The Costs of U.S. Oil Dependency
AbstractThis paper first describes trends and future predictions of factors that determine U.S. dependence on oil and oil imports. We then review evidence on the oil premium, that is, the extent to which the costs to the United States as a whole from extra oil consumption may exceed the private costs to individual oil users. The premium has two main components: one reflects the risk of macroeconomic disruptions from oil price shocks, while the other stems from U.S. market power in the world oil market. Our best assessment of the oil premium is $5/barrel (equivalent to 12 cents per gallon of gasoline), which would warrant a broad, though moderately scaled, tax on all uses of oil.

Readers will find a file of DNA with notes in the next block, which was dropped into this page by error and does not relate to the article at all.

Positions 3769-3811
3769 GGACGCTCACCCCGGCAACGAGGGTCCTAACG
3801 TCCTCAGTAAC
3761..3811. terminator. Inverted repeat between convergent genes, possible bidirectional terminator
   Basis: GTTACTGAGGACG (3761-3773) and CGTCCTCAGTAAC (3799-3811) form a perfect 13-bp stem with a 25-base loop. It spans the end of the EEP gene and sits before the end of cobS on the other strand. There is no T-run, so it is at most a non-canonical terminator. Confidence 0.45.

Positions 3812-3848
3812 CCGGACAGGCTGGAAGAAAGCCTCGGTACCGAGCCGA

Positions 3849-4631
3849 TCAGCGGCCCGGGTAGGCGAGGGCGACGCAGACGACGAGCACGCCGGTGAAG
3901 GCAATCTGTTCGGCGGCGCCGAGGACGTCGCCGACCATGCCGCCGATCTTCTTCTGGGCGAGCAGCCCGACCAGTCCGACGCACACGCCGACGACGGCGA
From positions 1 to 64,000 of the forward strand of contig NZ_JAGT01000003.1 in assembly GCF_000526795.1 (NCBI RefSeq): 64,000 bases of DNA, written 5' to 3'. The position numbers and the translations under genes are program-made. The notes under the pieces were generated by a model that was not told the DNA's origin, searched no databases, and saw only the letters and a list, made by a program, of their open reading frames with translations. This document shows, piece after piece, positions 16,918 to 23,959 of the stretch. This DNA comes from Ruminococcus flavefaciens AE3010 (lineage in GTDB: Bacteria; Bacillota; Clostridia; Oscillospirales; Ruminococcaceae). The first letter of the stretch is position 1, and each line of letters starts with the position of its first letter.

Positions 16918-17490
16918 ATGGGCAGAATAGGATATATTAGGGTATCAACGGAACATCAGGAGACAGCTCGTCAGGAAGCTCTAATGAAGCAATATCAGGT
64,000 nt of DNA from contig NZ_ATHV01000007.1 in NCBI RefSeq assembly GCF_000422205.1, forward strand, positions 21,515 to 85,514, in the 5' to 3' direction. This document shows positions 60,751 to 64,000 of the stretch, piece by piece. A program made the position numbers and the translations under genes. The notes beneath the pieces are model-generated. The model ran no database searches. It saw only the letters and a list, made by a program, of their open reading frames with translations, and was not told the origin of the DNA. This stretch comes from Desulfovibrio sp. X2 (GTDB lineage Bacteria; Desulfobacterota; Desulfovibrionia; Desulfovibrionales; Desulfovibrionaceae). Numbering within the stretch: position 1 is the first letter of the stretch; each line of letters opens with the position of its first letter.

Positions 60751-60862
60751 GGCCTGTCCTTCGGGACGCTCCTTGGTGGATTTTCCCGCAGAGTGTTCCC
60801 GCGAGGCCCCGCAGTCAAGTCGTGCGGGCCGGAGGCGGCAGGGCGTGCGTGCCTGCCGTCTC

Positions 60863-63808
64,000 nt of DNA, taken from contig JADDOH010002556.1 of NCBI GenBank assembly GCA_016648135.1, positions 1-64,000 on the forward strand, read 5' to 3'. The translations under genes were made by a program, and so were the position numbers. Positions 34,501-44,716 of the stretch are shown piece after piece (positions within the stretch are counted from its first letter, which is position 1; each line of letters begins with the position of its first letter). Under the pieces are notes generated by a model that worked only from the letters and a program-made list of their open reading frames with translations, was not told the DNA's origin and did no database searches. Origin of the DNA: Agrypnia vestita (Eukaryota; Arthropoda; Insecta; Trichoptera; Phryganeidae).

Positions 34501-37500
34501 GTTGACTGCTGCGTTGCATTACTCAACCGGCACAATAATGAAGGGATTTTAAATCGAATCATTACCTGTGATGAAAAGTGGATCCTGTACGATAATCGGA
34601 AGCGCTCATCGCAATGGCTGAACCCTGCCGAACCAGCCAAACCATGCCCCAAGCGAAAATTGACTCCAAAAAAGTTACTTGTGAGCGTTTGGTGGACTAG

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Bibliographic InfoPaper provided by Resources For the Future in its series Discussion Papers with number dp-03-59.
Date of creation: 15 Dec 2003
Date of revision:
energy security; oil imports; oil premium; macroeconomic disruptions;
Find related papers by JEL classification:
- Q43 - Agricultural and Natural Resource Economics; Environmental and Ecological Economics - - Energy - - - Energy and the Macroeconomy
- Q41 - Agricultural and Natural Resource Economics; Environmental and Ecological Economics - - Energy - - - Demand and Supply
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